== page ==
Babies are born with the propensity to seek out interpersonal contact and to slowly learn to make sense of the ebb and flow of social life. Babies learn to recognize faces and facial expressions, to take turns in a kind of proto-conversation, and to read intention and meaning in the behavior of others. By four to six months, babies recognize discrete facial expressions in their caregivers. By about one year, they engage in social referencing. In other words, before they explore a new toy or approach a stranger, they look back at their mother to check her read on the situation. If the mother shows anxiety or fear, the baby will back off. If the mother looks calm and confident, the baby will approach the new situation with interest.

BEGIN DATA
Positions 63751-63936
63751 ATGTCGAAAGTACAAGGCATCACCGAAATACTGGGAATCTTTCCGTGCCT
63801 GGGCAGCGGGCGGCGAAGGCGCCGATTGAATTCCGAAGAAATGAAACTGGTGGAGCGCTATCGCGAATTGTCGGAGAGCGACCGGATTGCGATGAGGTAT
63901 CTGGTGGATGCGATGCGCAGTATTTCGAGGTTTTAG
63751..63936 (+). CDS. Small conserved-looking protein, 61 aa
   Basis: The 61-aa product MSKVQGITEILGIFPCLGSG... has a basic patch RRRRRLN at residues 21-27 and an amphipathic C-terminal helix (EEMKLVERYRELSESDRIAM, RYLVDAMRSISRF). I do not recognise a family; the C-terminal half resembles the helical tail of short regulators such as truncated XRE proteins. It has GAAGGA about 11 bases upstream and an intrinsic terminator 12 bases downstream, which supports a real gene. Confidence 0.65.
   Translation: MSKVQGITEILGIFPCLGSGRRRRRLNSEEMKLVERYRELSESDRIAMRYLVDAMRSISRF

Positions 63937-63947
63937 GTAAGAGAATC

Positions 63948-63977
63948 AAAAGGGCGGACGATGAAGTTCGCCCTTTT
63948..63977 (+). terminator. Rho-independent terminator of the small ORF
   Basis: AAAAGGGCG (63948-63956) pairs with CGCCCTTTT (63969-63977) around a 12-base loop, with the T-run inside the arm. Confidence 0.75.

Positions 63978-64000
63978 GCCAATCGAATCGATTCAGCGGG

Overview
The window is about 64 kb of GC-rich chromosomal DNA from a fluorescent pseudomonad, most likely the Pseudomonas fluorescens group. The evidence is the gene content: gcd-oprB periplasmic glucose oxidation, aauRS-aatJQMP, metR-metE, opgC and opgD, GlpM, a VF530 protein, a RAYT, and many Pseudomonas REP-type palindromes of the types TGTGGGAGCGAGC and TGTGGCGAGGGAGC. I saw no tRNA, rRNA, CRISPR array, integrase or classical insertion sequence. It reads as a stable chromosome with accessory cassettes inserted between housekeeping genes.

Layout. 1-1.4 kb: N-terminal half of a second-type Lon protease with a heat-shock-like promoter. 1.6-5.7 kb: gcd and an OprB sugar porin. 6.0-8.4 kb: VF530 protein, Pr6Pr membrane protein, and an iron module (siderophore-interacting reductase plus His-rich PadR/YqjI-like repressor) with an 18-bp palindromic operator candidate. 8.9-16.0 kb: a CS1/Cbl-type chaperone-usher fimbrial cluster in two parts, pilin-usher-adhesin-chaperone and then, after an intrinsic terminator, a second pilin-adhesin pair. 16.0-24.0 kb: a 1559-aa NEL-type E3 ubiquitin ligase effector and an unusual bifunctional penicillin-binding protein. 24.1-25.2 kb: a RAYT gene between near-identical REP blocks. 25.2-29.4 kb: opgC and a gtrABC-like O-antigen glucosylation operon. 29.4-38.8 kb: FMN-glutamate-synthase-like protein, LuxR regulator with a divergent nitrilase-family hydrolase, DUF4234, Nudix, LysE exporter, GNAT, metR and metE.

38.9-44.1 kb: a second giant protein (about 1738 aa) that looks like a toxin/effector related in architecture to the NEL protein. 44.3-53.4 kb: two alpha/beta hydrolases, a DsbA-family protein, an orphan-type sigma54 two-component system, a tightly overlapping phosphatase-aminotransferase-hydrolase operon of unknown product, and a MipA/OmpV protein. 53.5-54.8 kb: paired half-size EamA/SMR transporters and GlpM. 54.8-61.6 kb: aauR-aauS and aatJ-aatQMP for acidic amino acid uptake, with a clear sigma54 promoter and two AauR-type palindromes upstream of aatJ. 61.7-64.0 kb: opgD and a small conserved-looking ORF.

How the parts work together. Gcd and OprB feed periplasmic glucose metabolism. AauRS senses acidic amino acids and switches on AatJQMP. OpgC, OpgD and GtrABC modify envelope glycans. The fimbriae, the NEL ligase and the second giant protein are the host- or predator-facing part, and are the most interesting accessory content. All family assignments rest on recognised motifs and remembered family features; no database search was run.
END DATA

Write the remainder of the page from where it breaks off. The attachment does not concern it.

This tiny baby is discovering a brand new world. Note her rapt attention and how well adapted she is for face to face interaction (iStock).